Saturday, April 13, 2024

The British Booksellers {Book Review}

Listen to me read this review here.

In the new historical romance The British Booksellers, Kristy Cambron continues her recent exploration of World War II in The Italian Ballerina and The Paris Dressmaker. The events of this novel occur primarily in Coventry, England, during World War I and the "Forgotten Blitz" of Coventry by German bombers during World War II. Cambron returns also to the themes of grit and beauty, grief and love. Cambron, who won the Christy Award for The Painted Castle, has written numerous bestsellers, and this clean historical romance is not likely to disappoint her fans.

In The British Booksellers, childhood friends from contrasting social stations fall in love and face life-altering decisions about their future. In the later timeline, a surly, broken bookshop owner for the commoners and his rival, the beautiful Lady Charlotte with her bookshop's peacock-blue reading room and Earl Grey elegance, must face their own decisions about how to stay in business during wartime restrictions and whether they can overcome their differences in order to meet the needs of their local community and the larger British war effort during the bombings and their aftermath.

The dual timeline of this novel permits a pair of will-they-won't-they romantic possibilities, complete with a love triangle in one of them. This is not obviously a faith-based book, but it does positively portray the place of the local church and the vicar's leadership in the community. One character seems to have a sincere Christian faith though that is not developed in depth. The author's faith is most evident in the redemptive character arcs and the theme of unlikely reconciliation and mutual aid among enemies.

While I knew of the Coventry Blitz and that the work of Bletchley Park codebreakers revealed its probability to Churchill, I found personal encouragement in reading of brave men and women overcoming biases and past differences to serve and protect their community in crisis. This is the only novel I've read that opens a window into the local experience of that horrific time and the beautiful heroism of Coventry's people during and after. Cambron also presents the economic and social challenges the nobility faced after World War I and during World War II and the awful pain of PTSD, then called shell shock, recognized in veterans since at least World War I. Vicariously experiencing grit, courage, and resilience in earlier generations has helped me persevere in my own challenges. That grit and intrigue also lends balance to the lighter aspects of the novel.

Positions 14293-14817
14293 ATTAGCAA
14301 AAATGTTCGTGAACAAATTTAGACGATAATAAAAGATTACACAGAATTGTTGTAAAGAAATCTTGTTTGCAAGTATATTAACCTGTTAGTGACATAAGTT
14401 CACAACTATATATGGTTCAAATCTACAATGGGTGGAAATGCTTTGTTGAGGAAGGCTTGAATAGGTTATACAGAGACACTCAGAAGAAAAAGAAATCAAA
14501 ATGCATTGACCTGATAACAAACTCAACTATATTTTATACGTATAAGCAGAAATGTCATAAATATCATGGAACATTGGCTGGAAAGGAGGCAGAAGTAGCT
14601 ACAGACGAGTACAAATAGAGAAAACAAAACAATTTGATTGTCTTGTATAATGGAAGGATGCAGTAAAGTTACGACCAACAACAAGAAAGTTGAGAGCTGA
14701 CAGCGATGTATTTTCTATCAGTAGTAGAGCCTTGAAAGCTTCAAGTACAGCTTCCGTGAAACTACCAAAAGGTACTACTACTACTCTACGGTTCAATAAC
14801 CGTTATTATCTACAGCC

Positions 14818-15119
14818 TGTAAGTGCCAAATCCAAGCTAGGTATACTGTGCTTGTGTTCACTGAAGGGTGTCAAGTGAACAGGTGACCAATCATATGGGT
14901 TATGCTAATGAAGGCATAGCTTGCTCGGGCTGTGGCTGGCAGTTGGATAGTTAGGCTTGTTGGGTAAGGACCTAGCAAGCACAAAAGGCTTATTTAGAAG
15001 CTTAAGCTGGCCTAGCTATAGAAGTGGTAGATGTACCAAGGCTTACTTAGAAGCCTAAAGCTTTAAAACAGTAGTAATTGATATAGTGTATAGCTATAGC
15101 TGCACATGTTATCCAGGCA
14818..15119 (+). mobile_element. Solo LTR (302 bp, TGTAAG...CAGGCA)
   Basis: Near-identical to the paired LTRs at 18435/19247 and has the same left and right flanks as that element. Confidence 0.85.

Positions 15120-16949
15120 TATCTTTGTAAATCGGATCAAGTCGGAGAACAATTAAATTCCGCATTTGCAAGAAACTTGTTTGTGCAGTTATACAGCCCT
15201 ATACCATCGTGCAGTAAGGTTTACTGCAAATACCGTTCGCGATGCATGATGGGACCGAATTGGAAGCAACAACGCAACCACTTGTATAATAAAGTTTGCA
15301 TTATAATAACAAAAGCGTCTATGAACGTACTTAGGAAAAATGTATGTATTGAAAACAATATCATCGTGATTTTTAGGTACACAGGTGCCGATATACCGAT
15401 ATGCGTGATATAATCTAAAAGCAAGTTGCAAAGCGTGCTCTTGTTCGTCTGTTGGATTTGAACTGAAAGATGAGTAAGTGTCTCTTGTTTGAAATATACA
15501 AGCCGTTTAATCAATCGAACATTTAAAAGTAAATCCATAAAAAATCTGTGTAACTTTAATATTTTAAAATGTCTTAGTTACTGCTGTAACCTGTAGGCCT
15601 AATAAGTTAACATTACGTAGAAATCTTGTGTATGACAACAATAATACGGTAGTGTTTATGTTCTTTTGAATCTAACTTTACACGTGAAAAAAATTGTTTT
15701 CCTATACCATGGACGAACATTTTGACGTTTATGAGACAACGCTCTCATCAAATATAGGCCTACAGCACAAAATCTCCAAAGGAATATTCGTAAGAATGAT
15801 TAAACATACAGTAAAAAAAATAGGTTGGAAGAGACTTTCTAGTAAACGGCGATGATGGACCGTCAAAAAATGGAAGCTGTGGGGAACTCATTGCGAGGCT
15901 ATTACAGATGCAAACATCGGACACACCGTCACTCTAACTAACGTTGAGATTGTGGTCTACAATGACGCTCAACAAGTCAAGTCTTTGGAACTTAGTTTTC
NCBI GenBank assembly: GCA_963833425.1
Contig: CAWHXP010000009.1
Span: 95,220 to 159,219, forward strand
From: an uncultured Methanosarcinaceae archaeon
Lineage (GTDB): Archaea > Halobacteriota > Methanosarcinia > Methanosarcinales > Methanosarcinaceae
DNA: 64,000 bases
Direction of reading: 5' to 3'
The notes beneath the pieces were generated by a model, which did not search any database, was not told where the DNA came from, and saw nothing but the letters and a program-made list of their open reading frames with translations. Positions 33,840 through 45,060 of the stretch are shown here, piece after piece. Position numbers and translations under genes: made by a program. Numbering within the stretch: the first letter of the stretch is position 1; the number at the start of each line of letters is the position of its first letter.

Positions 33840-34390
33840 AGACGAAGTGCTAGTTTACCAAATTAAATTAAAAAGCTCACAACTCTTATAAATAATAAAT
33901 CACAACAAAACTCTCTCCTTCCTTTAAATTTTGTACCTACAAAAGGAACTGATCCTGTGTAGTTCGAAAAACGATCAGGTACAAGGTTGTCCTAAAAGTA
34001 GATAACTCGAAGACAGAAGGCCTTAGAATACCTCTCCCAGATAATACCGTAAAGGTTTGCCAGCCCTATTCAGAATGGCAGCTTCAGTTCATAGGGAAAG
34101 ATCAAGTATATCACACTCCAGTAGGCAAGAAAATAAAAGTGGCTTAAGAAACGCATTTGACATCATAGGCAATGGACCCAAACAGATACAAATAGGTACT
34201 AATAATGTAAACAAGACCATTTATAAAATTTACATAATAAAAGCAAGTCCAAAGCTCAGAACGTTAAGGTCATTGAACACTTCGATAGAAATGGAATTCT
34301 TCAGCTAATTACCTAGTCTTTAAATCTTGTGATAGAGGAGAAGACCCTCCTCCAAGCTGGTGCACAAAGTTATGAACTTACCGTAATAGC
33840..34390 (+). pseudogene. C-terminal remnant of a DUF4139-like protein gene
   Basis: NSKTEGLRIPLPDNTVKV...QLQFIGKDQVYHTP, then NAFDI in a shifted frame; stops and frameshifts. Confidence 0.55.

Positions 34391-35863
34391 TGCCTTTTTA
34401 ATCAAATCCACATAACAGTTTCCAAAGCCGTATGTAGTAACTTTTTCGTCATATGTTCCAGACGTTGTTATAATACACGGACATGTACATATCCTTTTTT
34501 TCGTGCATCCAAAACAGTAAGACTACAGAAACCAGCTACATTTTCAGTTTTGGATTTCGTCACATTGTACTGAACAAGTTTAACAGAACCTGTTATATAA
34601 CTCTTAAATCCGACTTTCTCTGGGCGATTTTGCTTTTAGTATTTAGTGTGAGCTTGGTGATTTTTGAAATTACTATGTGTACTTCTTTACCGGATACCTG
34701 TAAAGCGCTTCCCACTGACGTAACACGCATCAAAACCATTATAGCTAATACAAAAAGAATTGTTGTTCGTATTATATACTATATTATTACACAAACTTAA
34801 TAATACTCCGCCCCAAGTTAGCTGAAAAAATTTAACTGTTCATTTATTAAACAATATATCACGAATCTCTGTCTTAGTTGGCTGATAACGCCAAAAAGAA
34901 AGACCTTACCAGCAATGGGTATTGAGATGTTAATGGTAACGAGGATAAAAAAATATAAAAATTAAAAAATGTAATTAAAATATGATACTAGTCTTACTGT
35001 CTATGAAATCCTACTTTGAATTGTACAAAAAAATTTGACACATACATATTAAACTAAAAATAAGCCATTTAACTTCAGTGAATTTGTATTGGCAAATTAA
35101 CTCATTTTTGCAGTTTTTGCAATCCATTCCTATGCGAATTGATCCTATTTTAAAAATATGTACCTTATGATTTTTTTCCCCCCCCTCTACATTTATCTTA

If you are reading this at crumbs from His table dot com, the background images in my quote graphics depict Coventry, including the ruins of the church and the rubble left by the bombings. Some of the people and places, like the bombed church, in the book  are grounded in historical fact. For example, the John Piper painting of the ruined church immediately after its destruction is real and can be viewed online. The "Author's Note" and "Further Reading" provide details on a wealth of resources for readers curious to learn more about the Forgotten Blitz.

All in all, The British Booksellers offers a lovely vacation or holiday read for fans of World War I or II fiction. It has elements of Jane Austen's Persuasion and Pride and Prejudice as well as the television and film series Downton Abbey. I commend this book to fans of bookish film and fiction such as  You've Got Mail, The Guernsey Literary and Potato Peel Pie Society (Mary Ann Shaffer), The Last Bookshop in London (Madeline Martin), Until Leaves Fall in Paris (Sarah Sundin), The Keeper of Hidden Books (Madeline Martin), and of course for fans of Kristy Cambron's previous World War II novels. I enjoyed spending time with these characters and their world. I especially enjoyed the character of Amos Darby. The Christmas Truce scene in the World War I timeline was written especially well.

Thank you for reading my thoughts. My pre-release copy of this book was provided by the publisher, Thomas Nelson, via NetGalley. The thoughts herein are my own.


If you decide to purchase this book and favor the behemoth online bookstore, purchasing via the following link supports this blog at no cost to you:


No comments:

Post a Comment

Thank you for sharing your day with me! Your presence here is a gift. *You* are a gift. Right now I am unable to reply to every comment, but please know I read and pray for each and every commenter. Grace and peace to you in Christ.